“Each part of the kernel has different benefits to it,” she noted. “The bran, which is the outer layer, contains a large source of fiber, B vitamins, minerals, antioxidants, and phytochemicals,” said Snashall. “The inner layer is the germ. This is where more nutrients such as B vitamins, Vitamin E, healthy fats, and more antioxidants will be found.”

Only the endosperm of the grain is left after the bran and germ have been removed. She pointed out that the endosperm mostly contains carbs, a small amount of protein, and few B vitamins. Whole grains, according to Snashall, are generally healthier for you since they have more nutrients like fibre, healthy fats, vitamins, minerals, antioxidants, and phytochemicals. On the other hand, refined grains primarily consist of starchy carbs. Additionally, she pointed out that fortification doesn’t actually transform refined grains into whole grains.

“[T]hey won’t have as much as the whole grain counterpart,” noted Snashall. “Nor will they have the antioxidants and phytochemicals that whole grains have.”

When it comes to heart health specifically, she said fiber is an important component of whole grains.

“Fiber helps lower our cholesterol levels, specifically our LDL cholesterol (“bad cholesterol”) which can be impacted by other foods we consume (trans fats and some saturated fats).”

Additionally, refined grains are more likely to be used in foods that contain added sugars, like cookies or pastries, according to Snashall. Sugar is linked to an increased risk of heart problems. She does note, however, that just because something is labeled “whole grain,” this does not automatically make it healthier.

“Whole grain cookies, pastries, and specialty bread like cinnamon raisin can still have plenty of added sugars,” she said.

When you first start consuming more whole grains, Samantha Coogan, Program Director of the Didactic Program in Nutrition and Dietetics at the University of Nevada, Las Vegas, advises that you start cautiously and make sure you are drinking enough fluids. The cause? They contain more fibre, particularly soluble fibre. Coogan said that while introducing fibre gradually can prevent constipation, bloating, gas, and pain, it promotes digestive movement.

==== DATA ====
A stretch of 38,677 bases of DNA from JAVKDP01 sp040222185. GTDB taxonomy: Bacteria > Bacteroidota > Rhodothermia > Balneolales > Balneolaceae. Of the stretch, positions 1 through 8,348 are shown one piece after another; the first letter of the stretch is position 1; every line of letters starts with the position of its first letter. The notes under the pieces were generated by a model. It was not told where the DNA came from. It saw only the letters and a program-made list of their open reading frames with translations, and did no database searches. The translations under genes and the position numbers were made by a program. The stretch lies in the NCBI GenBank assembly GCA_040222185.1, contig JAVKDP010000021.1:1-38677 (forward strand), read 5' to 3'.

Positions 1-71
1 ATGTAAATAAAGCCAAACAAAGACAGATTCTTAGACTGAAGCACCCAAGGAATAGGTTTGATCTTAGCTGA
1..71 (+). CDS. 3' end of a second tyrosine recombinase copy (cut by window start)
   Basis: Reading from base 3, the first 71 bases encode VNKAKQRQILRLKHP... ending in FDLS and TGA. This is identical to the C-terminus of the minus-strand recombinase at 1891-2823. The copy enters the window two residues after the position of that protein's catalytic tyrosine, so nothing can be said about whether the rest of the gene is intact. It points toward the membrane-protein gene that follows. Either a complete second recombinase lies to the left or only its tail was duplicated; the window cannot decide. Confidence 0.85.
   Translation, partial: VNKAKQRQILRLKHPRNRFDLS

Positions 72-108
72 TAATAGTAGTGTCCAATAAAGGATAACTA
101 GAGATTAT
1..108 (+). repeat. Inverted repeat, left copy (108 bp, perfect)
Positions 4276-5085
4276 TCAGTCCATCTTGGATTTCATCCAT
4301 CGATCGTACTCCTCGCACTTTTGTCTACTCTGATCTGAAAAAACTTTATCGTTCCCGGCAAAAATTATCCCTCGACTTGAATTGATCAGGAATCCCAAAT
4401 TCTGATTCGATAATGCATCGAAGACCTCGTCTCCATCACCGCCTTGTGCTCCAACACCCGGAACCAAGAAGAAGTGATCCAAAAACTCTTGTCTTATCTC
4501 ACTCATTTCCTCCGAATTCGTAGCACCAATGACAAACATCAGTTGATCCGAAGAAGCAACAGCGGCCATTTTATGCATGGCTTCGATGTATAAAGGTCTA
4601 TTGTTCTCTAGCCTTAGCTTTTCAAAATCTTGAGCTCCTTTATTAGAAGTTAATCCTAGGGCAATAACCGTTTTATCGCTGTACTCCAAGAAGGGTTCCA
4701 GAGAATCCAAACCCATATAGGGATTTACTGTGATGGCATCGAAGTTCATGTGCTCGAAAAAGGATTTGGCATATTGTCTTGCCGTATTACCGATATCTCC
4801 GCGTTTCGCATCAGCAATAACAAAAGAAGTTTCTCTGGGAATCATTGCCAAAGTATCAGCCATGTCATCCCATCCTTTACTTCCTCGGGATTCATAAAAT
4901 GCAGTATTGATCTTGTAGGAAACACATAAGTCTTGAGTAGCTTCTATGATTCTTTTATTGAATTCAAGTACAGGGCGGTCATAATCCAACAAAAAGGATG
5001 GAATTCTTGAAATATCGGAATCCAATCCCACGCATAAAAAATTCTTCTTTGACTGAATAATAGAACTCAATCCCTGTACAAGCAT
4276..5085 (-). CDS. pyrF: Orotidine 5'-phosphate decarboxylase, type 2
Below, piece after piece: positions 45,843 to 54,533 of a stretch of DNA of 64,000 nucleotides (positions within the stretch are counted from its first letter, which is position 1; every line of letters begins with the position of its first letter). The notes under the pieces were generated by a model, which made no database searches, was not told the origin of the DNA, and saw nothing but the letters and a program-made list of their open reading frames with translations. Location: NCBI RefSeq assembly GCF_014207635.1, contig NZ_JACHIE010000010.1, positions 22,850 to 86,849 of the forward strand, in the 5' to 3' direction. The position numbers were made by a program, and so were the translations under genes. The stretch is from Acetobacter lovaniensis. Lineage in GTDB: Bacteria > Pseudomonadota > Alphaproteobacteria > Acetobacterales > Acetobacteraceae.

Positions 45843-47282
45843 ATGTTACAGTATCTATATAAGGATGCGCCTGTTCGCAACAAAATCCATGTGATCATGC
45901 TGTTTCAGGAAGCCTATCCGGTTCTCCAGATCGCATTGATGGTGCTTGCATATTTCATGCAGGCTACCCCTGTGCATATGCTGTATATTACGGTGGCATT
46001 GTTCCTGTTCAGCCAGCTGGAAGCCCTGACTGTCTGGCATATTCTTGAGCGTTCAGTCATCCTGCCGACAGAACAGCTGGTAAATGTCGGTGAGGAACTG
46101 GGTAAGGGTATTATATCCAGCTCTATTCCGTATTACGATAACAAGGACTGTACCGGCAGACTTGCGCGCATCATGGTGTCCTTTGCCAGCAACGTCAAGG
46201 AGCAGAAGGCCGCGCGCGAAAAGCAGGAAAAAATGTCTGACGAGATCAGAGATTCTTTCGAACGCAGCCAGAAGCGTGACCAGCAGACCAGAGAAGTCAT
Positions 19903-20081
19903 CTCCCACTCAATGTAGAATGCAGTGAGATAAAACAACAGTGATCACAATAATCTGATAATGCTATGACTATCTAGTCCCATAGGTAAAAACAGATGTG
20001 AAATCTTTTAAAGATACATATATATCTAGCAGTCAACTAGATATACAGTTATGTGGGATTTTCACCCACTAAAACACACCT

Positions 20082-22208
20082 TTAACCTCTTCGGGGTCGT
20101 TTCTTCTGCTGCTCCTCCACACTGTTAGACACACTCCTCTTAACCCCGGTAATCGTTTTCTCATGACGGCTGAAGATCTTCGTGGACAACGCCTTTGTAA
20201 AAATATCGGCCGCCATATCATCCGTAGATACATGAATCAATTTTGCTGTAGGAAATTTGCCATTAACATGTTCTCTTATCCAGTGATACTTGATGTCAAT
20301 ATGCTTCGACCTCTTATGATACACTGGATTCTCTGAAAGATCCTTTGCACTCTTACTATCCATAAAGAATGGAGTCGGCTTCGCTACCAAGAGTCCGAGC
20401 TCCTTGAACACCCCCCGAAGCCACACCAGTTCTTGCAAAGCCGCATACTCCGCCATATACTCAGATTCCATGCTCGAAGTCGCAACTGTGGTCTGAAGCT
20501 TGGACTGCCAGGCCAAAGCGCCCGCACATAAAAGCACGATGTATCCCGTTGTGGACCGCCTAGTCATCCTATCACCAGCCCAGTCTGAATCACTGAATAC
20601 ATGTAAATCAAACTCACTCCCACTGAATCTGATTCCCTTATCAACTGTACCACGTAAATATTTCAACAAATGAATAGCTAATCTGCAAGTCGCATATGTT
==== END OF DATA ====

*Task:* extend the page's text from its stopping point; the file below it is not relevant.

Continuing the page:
According to the US Dietary Guidelines, you should get 25 to 34 grammes of fibre daily from whole foods. Approximately 25 grammes per day should be the target for women, while 34 grammes per day should be the target for men, who should aim for the higher end of the spectrum.

“Start with a lower amount at first,” Coogan advised. “If you don’t regularly consume fiber, start with 10 to 15 grams per day, then increase by about five grams every three to four days until you reach your goal, depending on your individual symptoms/comfort.”

According to Coogan, it’s normal to experience some bloating or perhaps constipation at initially. But this will go away when your body gets used to it. If you’re at a loss for what to eat, Coogan suggested switching out white bread for whole grain or choosing brown rice over white as a simple approach to consume more whole grains. She also advises eating popcorn and adding corn to salads and salsas. It’s a much-liked snack food as well as being a whole grain.

The Whole Grains Council suggests that one approach to make sure you are consuming enough whole grains is to search for their seal. Six foods with any Whole Grain Stamp or three foods with the 100% Stamp are equivalent.

By Editor